To study the chemical bonding and electronic properties of the five novel phases of IrSb2-P[4 with combining macron]21m, IrSb2-I4/mmm, IrSb-C2/c, IrSb-P[1 with combining macron] and Ir2Sb-Pmmn, we have calculated the energy band structure, projected density of states (PDOS) and the electron localization function. As shown in the calculated PDOS (Fig. 5(a)–(e)), several electric bands cross the Fermi energy along high-symmetry directions in these structures. The results show the metallic characters for the five novel phases. Moreover, PDOS raises overlap between Sb 5p and Ir 5d orbitals below the Fermi level, indicating charge transfer from Sb 2p to Ir 5d. The electrons transferred are responsible for the relatively low difference of electronegativity of antimony (2.05) and iridium (2.20). The presence of strong Ir 5d component above the Fermi level indicates the depletion of 5d electrons in Ir atoms. This is further supported by the formation of Ir–Sb ionic bond by the electron localization function (ELF) analysis in Fig. 6(a)–(e).


image file: d0ra01629b-f5.tif
Fig. 5 Electronic band structure and the PDOS on Ir atoms and Sb atoms for (a) IrSb2-P[4 with combining macron]21m at 45 GPa, (b) IrSb2-I4/mmm at 59.2 GPa, (c) IrSb-C2/c at 16.4 GPa, (d) IrSb-P[1 with combining macron] at 76.5 GPa, (e) Ir2Sb-Pmmn at 4.2 GPa, and (f) Ir2Sb-Pmmn at 8 GPa. Note that zero energy is at the Fermi level.

image file: d0ra01629b-f6.tif
Fig. 6 Contours of the ELF for the structures of (a) IrSb2-P[4 with combining macron]21m, (b) IrSb2-I4/mmm, (c) IrSb-C2/c, (d) IrSb-P[1 with combining macron], and (e) Ir2Sb-Pmmn with isosurface of 0.8.

A metallic Ir–Ir behavior can be observed near 0.5 ELF value. Moreover, the ELF appears Sb trimers in IrSb2-P[4 with combining macron]21m is illustrated in Fig. 6(a).30 The strong electron localization between Sb–Sb trimers indicates that the strong Sb–Sb covalent bonds bridged the Ir–Sb unites. The lack of electron density between Ir and Sb atom suggests extremely weak interactions between metal atoms in IrSb2-I4/mmm (Fig. 6(b)). In Fig. 6(c)–(e), the information of Ir–Sb ionic bond and the electron localization around Sb atoms are shown in the ELF analysis.

We employ the Bader charge analysis, which provides a description of electron transfer, to quantify the amount of charge belonging to each atom at different stoichiometries.31 The calculated charge amounts are 9.88 (4.56), 9.64 (4.68), 9.66 (4.34), 9.69 (4.30) and 9.43 (4.10) electron for Ir (Sb) in IrSb2-P[4 with combining macron]21m, IrSb2-I4/mmm, IrSb-C2/c, IrSb-P[1 with combining macron] and Ir2Sb-Pmmn phases, respectively. This results reveal that the charge states of Ir and Sb atoms change with pressure-induced transition and a peculiar reverse electron donation from Sb to Ir atoms. Accordingly, in Ir–Sb system, the bond between Ir and Sb atom shows evident ionic character and a little covalent bond exists between Ir and Sb atoms at the same time.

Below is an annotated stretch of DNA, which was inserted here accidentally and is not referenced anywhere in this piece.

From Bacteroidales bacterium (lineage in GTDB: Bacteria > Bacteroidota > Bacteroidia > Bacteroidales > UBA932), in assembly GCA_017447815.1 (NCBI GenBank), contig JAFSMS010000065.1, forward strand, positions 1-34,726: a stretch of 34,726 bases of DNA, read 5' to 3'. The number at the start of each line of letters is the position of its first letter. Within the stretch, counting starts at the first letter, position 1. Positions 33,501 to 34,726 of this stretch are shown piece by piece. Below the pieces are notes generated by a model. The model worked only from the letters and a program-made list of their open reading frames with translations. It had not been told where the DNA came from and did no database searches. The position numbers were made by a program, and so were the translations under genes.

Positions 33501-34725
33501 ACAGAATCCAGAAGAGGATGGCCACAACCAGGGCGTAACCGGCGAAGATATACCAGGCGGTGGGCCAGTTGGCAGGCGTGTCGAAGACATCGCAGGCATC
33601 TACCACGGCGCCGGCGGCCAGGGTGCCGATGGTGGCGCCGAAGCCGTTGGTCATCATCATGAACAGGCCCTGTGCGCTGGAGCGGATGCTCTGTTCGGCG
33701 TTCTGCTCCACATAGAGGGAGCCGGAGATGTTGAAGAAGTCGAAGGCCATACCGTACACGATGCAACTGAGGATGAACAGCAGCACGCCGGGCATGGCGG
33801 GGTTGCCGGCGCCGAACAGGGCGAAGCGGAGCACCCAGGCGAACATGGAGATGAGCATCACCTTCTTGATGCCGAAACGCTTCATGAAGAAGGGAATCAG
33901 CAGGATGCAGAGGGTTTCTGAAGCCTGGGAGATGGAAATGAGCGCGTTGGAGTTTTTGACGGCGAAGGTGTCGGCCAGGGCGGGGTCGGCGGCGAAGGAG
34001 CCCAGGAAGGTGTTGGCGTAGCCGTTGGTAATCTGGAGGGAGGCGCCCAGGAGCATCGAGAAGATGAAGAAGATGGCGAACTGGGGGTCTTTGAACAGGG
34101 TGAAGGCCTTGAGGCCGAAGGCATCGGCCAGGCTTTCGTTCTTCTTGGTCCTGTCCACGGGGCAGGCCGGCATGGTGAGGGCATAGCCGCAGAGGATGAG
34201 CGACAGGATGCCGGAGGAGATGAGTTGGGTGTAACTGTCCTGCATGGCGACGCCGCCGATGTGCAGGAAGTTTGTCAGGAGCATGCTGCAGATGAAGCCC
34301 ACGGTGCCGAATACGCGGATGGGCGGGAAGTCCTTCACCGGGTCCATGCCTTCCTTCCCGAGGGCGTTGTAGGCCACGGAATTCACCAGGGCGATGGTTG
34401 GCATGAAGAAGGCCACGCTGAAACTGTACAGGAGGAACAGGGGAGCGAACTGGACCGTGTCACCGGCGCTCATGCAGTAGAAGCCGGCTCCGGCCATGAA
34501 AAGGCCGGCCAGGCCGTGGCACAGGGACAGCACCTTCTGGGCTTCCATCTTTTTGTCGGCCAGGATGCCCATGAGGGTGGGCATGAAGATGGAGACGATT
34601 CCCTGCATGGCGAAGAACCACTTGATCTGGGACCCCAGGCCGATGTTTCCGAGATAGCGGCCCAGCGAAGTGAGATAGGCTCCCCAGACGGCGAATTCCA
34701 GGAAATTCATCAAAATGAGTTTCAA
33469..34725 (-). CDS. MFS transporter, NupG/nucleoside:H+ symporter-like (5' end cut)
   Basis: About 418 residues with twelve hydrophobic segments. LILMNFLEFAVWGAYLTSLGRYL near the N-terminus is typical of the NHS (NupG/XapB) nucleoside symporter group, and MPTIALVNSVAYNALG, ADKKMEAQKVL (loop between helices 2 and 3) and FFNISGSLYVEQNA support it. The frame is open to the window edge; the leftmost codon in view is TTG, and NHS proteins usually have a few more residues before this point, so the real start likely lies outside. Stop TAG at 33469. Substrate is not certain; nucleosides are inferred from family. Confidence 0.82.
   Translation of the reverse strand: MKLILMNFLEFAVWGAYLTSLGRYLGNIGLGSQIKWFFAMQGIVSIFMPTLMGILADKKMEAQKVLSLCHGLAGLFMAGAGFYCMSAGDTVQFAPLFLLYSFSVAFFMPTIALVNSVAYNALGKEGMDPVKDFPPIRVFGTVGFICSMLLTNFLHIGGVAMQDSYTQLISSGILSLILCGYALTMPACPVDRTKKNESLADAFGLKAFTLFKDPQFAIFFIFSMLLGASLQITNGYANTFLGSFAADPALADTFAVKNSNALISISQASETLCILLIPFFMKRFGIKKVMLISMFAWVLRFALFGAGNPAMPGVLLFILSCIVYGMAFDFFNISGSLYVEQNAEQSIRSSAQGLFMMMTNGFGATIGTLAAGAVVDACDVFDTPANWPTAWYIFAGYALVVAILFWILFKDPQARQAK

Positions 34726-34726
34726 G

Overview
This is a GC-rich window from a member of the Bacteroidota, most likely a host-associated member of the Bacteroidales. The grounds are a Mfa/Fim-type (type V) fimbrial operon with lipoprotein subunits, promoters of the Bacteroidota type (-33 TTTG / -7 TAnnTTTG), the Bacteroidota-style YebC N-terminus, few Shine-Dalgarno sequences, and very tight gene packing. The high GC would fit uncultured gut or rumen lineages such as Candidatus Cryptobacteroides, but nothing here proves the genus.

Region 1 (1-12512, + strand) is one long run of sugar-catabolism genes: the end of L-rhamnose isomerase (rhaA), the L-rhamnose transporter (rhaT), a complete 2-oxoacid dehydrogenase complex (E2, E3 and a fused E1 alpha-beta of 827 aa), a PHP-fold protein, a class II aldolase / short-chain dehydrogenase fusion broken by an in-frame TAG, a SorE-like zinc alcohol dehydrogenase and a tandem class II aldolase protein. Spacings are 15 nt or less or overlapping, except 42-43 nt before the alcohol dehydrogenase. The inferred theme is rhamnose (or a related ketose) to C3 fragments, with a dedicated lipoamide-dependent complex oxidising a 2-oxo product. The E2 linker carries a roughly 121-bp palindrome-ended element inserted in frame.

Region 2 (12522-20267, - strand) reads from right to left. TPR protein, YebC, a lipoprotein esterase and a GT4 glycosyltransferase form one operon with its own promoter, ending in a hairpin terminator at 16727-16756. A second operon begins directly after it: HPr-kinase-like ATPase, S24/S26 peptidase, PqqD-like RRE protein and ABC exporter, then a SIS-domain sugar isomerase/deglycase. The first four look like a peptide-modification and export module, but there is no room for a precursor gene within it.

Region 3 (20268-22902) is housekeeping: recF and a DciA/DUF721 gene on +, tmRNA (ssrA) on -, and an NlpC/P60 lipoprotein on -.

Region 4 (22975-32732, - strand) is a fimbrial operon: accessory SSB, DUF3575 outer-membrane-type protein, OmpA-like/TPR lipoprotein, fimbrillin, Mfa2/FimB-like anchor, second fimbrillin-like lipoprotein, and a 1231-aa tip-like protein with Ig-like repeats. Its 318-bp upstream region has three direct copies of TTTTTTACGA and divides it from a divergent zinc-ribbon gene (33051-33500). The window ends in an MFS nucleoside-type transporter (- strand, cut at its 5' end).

It is worth noting that an electronic topological transition can occur at doping, high pressure, temperature or other external reagents alter the Fermi surface of an electronic system that has significant impacts on the corresponding physical and chemical properties.32,33 Therefore, we have checked the potential pressure-induced electronic topological transition in Ir2Sb-Pmmn. As shown in Fig. 5(e), it is found that there is no band near the X point at 4.2 GPa. As the pressure increases, the band moves down and approaches to the Fermi level at point X. Fig. 5(f) clearly shows that the red band along S–X–U is not fully occupied at 8 GPa and will form a hole pocket near the Fermi surface. Current theoretical predictions suggest that an electronic topological transition occurs in the Ir2Sb-Pmmn structure.